In the late seventies, inspired by the work of John Cage, Steve Reich and Brian Eno, William Basinski started experimenting with reel-to-reel tape recorders and developed alternative playing techniques using only small loops of tape and feedback devices...
He based his musical vocabulary on chance and repetition and explored radically new ways of combining and arranging looped audio fragments until they worked as singular compositions. Dusty pianos, hazy orchestral recordings or spectral shortwave radio transmissions often served as raw material used in such early experimentations and whilst being processed through the prism of tape and iron oxide they often turned into phantomatic reflections and disembodied ghosts of their former selves, something that would eventually become the trademark sound of William Basinski’s music. At the time and throughout the eighties and nineties, his palimpsest-like experimentations with tape loops sounded like nothing else and very few people realised the importance of his work and the singularity of his vision. His very first album ‘Shortwave Music’ was released by Carsten Nicolai in 1998 on Raster-Noton, and yet it took another 5 years and the release of the Disintegration Loops in 2002-2003 before his music started gaining critical acclaim. In the last 10 years, the career of William Basinski has grown steadily and he’s released about 20 albums (mostly on his own imprint 2062) that have often but not always originated from his old catalogue of experimentations.
‘Nocturnes’, the first track on Basinski’s eponymous album, is one of those very early pieces and as such it demonstrates the depth and originality of his early compositional methods. As they most likely informed all of his subsequent work, listening to ‘Nocturnes’ sheds a fascinating light onto Basinski’s entire release catalogue. The melancholy, sadness and beauty that has since defined his work were already all here in ‘Nocturnes’ but present in a more elemental and raw form. Compared to vast and expansive sounding records such as The Disintegration Loops or Vivian&Ondine, ‘Nocturnes’ feels more private, enigmatic and introvert. It might be due in part to the reduced sound palette used at the time of the composition (mostly prepared piano) and the absence of artificial reverb heard in many subsequent records. For ‘Nocturnes’, Basinski produced his tones and textures by cutting off the attack or recording only the sustain of the notes, so he could later arrange those elemental fragments into loops to form a virtually infinite composition – the piece lasts only 41 min but finds fascinating new meanings when played for extended periods, as time itself starts to disintegrate and the music becomes something else altogether. The main piano loops collapse onto one another so their friction imbues the music with an elemental tension and a sense of space, whilst underneath the surface secondary loops are mixed at the threshold of perception. In the process, they invite the ear to come closer and listen through the cracks and interstices of the music to discover shadows of notes and remnants of tones. As the loops fold back upon themselves, new details are reveal upon each iteration. In a way, this work recalls Brian Eno’s early experiments with MIDI loops. If the surface of music in ‘Nocturnes’ appears almost static, in reality, new forms and shapes constantly emerge from the interplay between loops as various melodic elements come in and out of focus throughout the piece. As in ‘Music for Airports’, there’s an emphasis on atmosphere and weightlessness but Basinski’s piece is nonetheless substantially different from Eno’s endless deambulations. The elemental material used here is rather spectral and enigmatic and gives the track an emotional heft that conjures subtle feelings of quiet suffering and resigned solitude that go unresolved throughout the piece.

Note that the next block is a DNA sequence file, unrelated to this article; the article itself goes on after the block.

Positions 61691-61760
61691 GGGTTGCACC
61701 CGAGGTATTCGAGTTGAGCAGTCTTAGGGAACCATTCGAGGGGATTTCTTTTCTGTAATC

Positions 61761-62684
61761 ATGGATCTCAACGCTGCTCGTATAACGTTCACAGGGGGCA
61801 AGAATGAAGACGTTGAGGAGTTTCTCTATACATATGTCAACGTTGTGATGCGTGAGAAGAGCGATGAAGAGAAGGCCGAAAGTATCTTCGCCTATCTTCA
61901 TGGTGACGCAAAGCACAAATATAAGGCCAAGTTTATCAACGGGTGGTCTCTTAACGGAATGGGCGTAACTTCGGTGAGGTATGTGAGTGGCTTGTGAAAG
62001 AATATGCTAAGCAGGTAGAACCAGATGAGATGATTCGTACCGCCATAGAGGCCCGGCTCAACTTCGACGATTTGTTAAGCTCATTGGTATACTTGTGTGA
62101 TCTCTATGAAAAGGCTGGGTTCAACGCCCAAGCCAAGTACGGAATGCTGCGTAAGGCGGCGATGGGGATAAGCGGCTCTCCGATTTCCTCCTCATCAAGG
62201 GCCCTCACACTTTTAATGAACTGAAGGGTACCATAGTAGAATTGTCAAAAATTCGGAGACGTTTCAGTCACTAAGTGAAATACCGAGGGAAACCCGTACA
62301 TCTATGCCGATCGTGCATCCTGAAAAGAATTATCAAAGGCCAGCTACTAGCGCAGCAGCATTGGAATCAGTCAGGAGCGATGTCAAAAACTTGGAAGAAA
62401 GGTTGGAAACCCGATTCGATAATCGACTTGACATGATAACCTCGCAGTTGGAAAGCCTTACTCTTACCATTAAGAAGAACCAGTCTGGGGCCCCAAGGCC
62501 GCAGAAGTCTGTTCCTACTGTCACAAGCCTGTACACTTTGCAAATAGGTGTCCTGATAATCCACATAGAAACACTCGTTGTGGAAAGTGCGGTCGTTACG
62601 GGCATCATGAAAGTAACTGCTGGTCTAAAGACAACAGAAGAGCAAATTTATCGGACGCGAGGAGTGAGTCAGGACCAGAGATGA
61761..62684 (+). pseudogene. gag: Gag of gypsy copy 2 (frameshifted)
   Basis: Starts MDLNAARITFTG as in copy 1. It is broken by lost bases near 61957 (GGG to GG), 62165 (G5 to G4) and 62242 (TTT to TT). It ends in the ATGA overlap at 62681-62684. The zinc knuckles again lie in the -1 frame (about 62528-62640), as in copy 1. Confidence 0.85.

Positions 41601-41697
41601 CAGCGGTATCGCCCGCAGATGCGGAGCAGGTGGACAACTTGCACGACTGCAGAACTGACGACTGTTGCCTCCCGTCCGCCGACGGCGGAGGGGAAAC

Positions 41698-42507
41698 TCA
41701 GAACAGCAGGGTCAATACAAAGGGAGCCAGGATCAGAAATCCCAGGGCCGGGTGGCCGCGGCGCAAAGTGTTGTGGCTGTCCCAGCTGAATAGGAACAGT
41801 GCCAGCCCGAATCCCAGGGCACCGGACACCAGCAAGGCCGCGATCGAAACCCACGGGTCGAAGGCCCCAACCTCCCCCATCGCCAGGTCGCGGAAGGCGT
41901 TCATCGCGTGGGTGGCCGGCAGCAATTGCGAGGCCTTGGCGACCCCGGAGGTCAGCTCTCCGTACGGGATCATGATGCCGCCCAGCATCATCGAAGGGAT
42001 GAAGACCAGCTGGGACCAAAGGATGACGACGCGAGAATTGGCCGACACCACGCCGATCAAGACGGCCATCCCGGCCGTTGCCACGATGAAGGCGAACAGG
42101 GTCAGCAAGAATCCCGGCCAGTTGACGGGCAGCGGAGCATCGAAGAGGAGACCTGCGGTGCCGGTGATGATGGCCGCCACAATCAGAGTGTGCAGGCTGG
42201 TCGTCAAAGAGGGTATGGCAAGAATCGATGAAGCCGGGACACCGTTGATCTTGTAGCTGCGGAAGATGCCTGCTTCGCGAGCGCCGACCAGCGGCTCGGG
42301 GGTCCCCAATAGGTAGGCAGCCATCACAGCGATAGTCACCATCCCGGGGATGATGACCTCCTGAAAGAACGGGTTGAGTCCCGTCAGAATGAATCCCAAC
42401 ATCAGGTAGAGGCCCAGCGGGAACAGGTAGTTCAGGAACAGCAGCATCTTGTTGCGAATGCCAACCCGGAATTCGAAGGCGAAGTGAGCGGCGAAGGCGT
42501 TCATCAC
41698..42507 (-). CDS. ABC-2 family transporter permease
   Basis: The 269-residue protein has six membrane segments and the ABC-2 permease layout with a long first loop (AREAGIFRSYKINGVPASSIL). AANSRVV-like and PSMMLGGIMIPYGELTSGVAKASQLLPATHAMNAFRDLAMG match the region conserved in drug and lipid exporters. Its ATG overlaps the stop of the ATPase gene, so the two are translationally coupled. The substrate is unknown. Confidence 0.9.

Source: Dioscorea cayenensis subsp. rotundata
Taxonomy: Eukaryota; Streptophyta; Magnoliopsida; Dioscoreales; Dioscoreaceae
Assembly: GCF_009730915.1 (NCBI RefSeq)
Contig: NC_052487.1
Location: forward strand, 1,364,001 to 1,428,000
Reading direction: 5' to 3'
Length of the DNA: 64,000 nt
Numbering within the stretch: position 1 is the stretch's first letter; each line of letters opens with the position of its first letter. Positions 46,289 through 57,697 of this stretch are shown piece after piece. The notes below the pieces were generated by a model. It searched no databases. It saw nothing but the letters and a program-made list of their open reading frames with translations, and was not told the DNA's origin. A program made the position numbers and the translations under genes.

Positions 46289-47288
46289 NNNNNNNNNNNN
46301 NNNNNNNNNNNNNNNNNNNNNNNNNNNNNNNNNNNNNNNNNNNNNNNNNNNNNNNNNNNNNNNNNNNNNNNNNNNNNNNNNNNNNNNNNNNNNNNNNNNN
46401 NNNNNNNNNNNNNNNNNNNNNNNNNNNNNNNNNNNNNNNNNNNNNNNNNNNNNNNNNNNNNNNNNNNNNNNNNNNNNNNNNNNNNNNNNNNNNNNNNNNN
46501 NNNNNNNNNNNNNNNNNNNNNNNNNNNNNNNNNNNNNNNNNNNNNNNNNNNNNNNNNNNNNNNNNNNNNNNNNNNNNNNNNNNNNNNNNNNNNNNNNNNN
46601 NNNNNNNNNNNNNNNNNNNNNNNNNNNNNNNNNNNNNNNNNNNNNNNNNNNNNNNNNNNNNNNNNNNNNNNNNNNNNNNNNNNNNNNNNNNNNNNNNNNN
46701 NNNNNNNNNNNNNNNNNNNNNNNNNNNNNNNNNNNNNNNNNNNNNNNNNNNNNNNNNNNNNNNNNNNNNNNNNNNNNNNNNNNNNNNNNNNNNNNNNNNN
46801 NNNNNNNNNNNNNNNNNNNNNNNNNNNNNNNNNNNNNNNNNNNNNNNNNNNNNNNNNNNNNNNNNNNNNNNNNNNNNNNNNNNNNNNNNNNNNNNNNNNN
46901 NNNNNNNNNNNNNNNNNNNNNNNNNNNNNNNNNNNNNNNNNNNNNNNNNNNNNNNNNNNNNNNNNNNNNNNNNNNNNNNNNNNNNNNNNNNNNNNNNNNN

The second track, ‘The Trail of Tears’, feels almost like a B side that strongly contrasts with ‘Nocturnes’, both in atmosphere and compositional development. It’s a very recent piece based on delay and feedback loop experiments made around 2009. It was used in Robert Wilson’s opera, The Life and Death of Marina Abramovic, that was premiered at the Manchester International Festival in 2011. The piece itself follows a more circuitous path than ‘Nocturnes’ and sees elemental loops dying away in a cloud of hazy delays and vapourous textures. The dissolution of repetitive melodic elements gives the piece an enveloping sense of depth and dimension: amid the amorphous sonic fragments softly undulating, the loops become barely recognisable – as if burning from the inside – and seem to vapourise in the aether, the music eating away at itself in an act of self-cannibalism, until literally remains a trail of tears. The final movement featuring heavy sheets of strings, perhaps more in the vein of Basinski’s precedent albums, turns the piece into a transcendental affair that is engulfing in its scope and devastating in its emotional impact. So much weight is conveyed with so little, just an hazy orchestral loop that repeats seemingly endlessly until it dies away, slowly swallowed into the vortex of silence.
Nocturnes as an album is a fascinating reflection on William Basinski’s 30-years long career and it bridges the gap between its early and solitary experimentations with tape machines and his more recent work often carried out in collaboration with other artists or made within a larger artistic context. The space that exists between the two compositions featured on the record embodies the slow and formidable transformation that his music has followed over this time period. In the process, Basinski himself has become one of most interesting experimental musician in activity and his ever expanding release catalogue continues to branch out in many directions whilst staying anchored to his original musical vision.
* Photo by Bardino Myriam